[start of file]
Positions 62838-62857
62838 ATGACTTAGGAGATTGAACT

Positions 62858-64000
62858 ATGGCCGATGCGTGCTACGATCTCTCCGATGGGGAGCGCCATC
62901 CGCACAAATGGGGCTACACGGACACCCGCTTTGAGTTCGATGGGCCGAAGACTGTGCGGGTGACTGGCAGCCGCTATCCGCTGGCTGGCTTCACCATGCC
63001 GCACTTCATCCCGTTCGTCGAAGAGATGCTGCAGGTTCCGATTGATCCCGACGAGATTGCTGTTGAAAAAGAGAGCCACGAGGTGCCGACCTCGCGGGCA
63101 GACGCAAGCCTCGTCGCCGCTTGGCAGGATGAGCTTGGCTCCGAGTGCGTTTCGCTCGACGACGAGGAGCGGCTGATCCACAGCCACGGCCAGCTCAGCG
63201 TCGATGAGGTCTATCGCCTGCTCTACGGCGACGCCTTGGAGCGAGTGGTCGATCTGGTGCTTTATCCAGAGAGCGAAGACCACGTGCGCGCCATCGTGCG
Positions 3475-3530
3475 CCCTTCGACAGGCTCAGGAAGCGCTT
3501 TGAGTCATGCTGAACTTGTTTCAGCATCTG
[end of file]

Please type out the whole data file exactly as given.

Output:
Positions 62838-62857
62838 ATGACTTAGGAGATTGAACT

Positions 62858-64000
62858 ATGGCCGATGCGTGCTACGATCTCTCCGATGGGGAGCGCCATC
62901 CGCACAAATGGGGCTACACGGACACCCGCTTTGAGTTCGATGGGCCGAAGACTGTGCGGGTGACTGGCAGCCGCTATCCGCTGGCTGGCTTCACCATGCC
63001 GCACTTCATCCCGTTCGTCGAAGAGATGCTGCAGGTTCCGATTGATCCCGACGAGATTGCTGTTGAAAAAGAGAGCCACGAGGTGCCGACCTCGCGGGCA
63101 GACGCAAGCCTCGTCGCCGCTTGGCAGGATGAGCTTGGCTCCGAGTGCGTTTCGCTCGACGACGAGGAGCGGCTGATCCACAGCCACGGCCAGCTCAGCG
63201 TCGATGAGGTCTATCGCCTGCTCTACGGCGACGCCTTGGAGCGAGTGGTCGATCTGGTGCTTTATCCAGAGAGCGAAGACCACGTGCGCGCCATCGTGCG
Positions 3475-3530
3475 CCCTTCGACAGGCTCAGGAAGCGCTT
3501 TGAGTCATGCTGAACTTGTTTCAGCATCTG